Multiple ways to customize these vans made them very popular with drivers; from half-ton to one-ton models, finding the Vandura for any challenge was effortless. Powered by a number of V6, V8, and diesel engine options, the Vandura was capable of handling tough tasks when needed, making it one of the most versatile vans of its era. In addition to being highly configurable, the Vandura arsenal was also known to be reliable and easy to maintain, which was another reason for its immense popularity, especially among businesses; knowing that their fleet of vans wouldn’t let them down meant everything for businesses, and it’s still a priority to this day.

Perhaps the Vandura’s biggest claim to fame was its presence as the vehicle of choice for The A-Team. This popular TV show ran from 1983-1987 and showcased a Vandura cargo model accentuated by the famous black/gray color combination with the iconic red stripe running down its side. Although the Vandura name is no longer seen in the industry, its legacy lives on in the Savana and Express inventories, which continue to offer drivers the dependability and capabilities they need to travel with confidence.

A 1960 Chevy Suburban is shown parked off-road in a black and white photo.

Which GMC Vehicle Still in Production Has Been Around the Longest?

Making its debut in 1935, this famous GMC model—which can now be found in Chevy’s lineup—isn’t just the longest-running nameplate in GMC history, but it’s the longest-running nameplate in all of auto-dom. Not only that, but it’s the only vehicle to have its own star on the Hollywood Walk of Fame for its tenured presence on the silver screen. We’re talking about the Suburban, and when it comes to making history, this SUV has some serious bragging rights.

Chevrolet Suburban, 1935-Present (88+ Years)

Initially known as the GMC Suburban Carryall, this unique vehicle featured a station wagon body built on a half-ton truck platform. The result was a vehicle powerful and capable enough to haul goods and passengers with ease. A number of years passed before it began to resemble the SUV we’re familiar with currently; throughout this time, the Suburban only continued to captivate drivers. Being able to drive much like a car but haul like a truck opened up a world of possibilities when it came to completing more tasks on the road.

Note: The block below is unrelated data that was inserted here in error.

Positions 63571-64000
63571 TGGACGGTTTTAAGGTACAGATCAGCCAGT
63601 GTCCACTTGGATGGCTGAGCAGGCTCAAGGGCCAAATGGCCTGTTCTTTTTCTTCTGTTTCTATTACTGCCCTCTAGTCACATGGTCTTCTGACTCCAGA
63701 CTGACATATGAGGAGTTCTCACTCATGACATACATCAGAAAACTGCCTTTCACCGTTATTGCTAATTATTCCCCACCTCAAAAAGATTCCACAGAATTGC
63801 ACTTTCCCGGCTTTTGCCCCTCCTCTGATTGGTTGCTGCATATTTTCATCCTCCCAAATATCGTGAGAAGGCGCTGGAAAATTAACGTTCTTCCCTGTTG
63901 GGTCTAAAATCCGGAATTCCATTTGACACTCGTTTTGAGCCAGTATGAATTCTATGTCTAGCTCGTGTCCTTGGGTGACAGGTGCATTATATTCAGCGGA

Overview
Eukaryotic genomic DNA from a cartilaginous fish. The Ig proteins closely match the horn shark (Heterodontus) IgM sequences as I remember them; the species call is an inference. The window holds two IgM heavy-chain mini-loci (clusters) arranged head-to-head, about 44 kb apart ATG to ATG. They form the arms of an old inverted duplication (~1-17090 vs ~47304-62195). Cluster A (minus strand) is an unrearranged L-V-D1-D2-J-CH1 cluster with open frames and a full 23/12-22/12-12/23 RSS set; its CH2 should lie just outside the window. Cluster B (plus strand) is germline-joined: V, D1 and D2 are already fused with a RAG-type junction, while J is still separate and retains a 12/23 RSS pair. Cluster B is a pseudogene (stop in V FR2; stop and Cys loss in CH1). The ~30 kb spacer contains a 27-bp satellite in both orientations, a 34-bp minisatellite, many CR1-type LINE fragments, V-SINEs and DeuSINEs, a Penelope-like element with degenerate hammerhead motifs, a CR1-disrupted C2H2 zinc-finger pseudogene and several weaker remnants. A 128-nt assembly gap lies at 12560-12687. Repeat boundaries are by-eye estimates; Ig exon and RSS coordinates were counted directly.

Not only has the Suburban been featured in famous films, including Transformers: Dark of the Moon, Dante’s Peak, and Captain America: The Winter Soldier, but it has also served as a trusted police and government vehicle. Today, the Suburban is more alive than ever, providing its drivers with some of the most advanced features the industry has to offer. From hands-free driving capabilities to a slew of high-performing V8 and diesel engines, a cavernous interior cabin experience, and a durability that can’t be rivaled, the Suburban is one of the greatest vehicles of all time.

The Suburban can not only haul more people and equipment than many others on the market, but it offers a comfortable ride via its available air suspension, which cushions the bumps of the road. Plus, with over 144 cu.ft. of cargo space available, the Suburban can load up like a pro. It’s been around for so long that virtually any year you see is one of the best in its lineup, and it continues to hold its own, not just in Chevrolet’s inventory but among its rivals as well.

Perhaps the most interesting thing about the GMC inventory is that, even though the Vandura name has vanished from the lineup, the premise of this model has not been forgotten. Additionally, the Suburban continues to live on with new models being produced each year, holding its own at the front of the line as the nation’s oldest, most respected vehicle. When it comes to GMC’s history, its legacy runs deep, and the proof lies in all of those vehicles—past and present—that have shaped modern-day travel as we know it.